After a solid four-year run with Lexington's last independent television station, I watched in absolute horror as my beloved WBLU-TV was sold to a faceless corporation that would rather cater to the lowest common denominator than produce quality programming for their core demographic. How impossibly sinister. Independent television is dead! Long live the new flesh! Uh, I mean, best wishes and good luck with your future endeavors.
Tis a sad hour, dear readers, one that finds me cast like a bitter trout into the murky waters known to many as The Bottomless Sea of Unemployment. Jobless and depressed, I sit sadly in my spacious living room with my chirpy Maine Coon, sipping a glass of fine Diet Coke and silently pondering the knowledge I have gained over the past 50 months or so. And while many slices of wisdom have been gathered over that meaty length of time, one bold truth rises above the rest:
Don "The Dragon" Wilson is the man.
If not for our limited budget and a serious lack of alternative programming, I never would have discovered the impossibly entertaining efforts by Gary Daniels, Art Camacho, and the unstoppable Don "The Dragon" Wilson. More importantly, I probably never would have witnessed the 1993 martial arts epic Out for Blood, a film that I can no longer live without. Is it that wonderful, you ask? Of course it is, my inquisitive chum. Of course it is.
The Dragon stars as successful attorney John Decker, a man who is tormented by the loss of his wife and child at the hands of a vicious gang of drug smugglers. Though Decker's family just happened to be in the wrong place at the wrong time, this didn't stop these dope-dealing degenerates from doing awful things to the poor sap's family. Thing is, Decker can't remember much of what happened that night, which is why he spends a large amount of time with his shady psychiatrist, Dr. McConnell. You see, the good doctor seems to think that John suffers from selective amnesia, while others believe that the unfortunate lawyer is just keeping the details to himself.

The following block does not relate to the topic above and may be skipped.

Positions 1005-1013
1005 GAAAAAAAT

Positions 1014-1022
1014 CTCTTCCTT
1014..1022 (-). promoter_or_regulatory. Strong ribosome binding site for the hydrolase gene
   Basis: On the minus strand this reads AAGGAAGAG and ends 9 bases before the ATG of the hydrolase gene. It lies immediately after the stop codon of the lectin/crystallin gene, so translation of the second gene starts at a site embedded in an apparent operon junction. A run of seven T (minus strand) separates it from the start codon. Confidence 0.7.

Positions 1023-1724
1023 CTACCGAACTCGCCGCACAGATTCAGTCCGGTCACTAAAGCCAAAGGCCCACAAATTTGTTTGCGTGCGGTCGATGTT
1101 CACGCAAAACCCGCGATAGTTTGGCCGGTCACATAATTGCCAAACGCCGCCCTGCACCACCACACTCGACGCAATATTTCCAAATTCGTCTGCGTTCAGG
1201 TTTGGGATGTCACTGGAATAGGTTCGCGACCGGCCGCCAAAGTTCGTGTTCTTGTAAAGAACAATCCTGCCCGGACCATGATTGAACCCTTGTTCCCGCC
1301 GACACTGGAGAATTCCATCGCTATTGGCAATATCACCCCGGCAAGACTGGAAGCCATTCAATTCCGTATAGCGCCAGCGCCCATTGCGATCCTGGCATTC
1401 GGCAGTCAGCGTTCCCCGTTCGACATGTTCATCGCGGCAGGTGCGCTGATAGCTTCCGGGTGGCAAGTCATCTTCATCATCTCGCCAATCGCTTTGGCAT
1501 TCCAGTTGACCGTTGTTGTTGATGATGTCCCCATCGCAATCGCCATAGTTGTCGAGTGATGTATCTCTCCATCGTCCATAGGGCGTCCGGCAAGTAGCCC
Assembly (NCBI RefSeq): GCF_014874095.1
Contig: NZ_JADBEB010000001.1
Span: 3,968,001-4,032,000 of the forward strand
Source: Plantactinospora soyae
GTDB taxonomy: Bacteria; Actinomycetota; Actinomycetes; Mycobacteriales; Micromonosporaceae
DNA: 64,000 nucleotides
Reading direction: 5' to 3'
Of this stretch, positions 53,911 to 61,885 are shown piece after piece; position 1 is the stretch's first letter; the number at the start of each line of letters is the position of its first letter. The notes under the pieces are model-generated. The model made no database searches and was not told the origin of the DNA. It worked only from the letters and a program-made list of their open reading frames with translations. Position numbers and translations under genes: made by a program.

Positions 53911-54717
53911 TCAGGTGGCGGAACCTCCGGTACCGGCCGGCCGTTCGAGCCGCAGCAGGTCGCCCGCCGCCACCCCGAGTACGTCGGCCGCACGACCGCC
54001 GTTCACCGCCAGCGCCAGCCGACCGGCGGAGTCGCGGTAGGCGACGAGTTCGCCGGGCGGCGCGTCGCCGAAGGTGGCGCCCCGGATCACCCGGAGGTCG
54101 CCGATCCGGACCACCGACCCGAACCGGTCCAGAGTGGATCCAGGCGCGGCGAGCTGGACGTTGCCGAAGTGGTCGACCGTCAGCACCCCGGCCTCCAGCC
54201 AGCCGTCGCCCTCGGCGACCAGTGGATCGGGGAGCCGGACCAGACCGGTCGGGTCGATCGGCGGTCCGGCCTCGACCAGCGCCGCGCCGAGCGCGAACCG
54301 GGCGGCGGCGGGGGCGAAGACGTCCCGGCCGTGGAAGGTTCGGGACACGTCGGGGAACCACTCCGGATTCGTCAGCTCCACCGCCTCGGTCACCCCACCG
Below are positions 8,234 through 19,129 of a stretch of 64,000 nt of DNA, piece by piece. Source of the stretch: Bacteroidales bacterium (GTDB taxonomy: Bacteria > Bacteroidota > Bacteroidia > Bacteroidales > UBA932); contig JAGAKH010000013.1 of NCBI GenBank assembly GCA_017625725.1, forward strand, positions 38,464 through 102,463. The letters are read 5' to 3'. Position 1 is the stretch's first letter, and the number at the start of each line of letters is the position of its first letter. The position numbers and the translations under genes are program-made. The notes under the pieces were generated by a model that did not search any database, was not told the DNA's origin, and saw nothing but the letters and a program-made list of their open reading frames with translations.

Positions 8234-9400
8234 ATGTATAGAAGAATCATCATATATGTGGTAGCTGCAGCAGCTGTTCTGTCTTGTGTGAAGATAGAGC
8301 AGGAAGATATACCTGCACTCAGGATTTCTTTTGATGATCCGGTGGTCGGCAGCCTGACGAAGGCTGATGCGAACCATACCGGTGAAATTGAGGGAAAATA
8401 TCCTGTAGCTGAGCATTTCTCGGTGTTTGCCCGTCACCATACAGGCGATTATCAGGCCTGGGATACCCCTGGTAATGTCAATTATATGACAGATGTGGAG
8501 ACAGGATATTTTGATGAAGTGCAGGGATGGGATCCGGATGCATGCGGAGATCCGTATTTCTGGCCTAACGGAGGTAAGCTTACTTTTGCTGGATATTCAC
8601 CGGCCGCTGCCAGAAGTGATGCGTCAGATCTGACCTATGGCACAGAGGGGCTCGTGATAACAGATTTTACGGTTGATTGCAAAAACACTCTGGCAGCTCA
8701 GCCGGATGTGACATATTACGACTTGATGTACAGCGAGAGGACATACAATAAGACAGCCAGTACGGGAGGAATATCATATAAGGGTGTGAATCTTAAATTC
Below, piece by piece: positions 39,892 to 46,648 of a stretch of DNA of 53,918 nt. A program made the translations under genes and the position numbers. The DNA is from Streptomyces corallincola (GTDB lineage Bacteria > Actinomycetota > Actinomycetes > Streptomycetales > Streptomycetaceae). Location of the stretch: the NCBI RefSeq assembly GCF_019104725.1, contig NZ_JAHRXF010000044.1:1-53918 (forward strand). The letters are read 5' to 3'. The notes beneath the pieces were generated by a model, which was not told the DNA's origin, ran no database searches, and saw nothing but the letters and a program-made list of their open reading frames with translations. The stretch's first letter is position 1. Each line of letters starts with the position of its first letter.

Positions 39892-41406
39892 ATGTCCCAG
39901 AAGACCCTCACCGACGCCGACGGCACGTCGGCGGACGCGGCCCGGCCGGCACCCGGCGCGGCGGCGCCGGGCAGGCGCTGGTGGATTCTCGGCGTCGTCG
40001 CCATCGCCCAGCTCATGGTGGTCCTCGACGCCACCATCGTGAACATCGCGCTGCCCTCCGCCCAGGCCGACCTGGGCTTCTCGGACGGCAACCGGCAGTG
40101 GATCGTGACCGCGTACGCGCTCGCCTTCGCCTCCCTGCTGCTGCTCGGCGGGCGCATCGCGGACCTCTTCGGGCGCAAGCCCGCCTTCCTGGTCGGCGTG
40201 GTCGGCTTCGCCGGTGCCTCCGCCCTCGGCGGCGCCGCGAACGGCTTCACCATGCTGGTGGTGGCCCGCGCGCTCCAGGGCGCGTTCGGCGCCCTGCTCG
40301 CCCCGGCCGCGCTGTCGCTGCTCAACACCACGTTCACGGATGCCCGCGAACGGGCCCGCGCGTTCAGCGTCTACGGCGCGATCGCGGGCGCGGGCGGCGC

Regardless of who you believe, Decker's pretty messed up about the whole bloody affair. To alleviate some of the tension and pent up hostility, our hero jogs incessantly and trains his body in the ways of the martial arts, a skill that will come in handy when he's suddenly assaulted by some punk dealer while enjoying a late-night run. Instead of taking his licks and scurrying home to cry about it, Decker unleashes some kung fu madness on his scum-sucking adversaries.
To make a long story short, John kicks some tail, tosses some poor goober off the roof of a building, and is dubbed "Karate Man" by some dirty homeless broad who just happened to see the entire show from the safety of her cardboard box. The media has a field day, the police are up in arms, and our hero is feeling pretty damn good about himself.
So good, in fact, that he begins hunting down criminals on a nightly basis. Be it gangs armed with automatic weapons or gangs armed with molotov cocktails or gangs armed with really great hair, Decker will fearlessly face them all in his snazzy Nike track suit. As you may already have guessed, John's adventures as a martial arts vigilante ultimately lead him to those seedy rascals who killed his beloved family. Armed to the teeth and ready to take down anyone who threatens their lucrative drug operation, this multi-ethnic organization proves to be quite a challenge for our hero. Can Decker infiltrate a high-profile drug cartel and eliminate the blood-thirsty bastards who killed his family before they stop his well-intentioned crusade against evil?